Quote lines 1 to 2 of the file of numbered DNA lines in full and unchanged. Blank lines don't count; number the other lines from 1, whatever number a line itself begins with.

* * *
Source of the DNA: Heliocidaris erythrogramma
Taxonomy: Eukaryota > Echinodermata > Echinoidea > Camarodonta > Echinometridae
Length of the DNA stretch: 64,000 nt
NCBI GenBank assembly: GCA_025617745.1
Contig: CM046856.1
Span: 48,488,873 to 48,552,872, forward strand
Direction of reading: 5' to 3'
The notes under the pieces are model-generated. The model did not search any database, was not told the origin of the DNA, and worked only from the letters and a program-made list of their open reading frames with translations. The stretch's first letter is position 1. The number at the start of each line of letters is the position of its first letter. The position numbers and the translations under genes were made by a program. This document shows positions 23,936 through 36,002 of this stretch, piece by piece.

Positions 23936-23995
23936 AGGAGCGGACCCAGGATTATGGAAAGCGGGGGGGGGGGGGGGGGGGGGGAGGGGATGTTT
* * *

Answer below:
Source of the DNA: Heliocidaris erythrogramma
Taxonomy: Eukaryota > Echinodermata > Echinoidea > Camarodonta > Echinometridae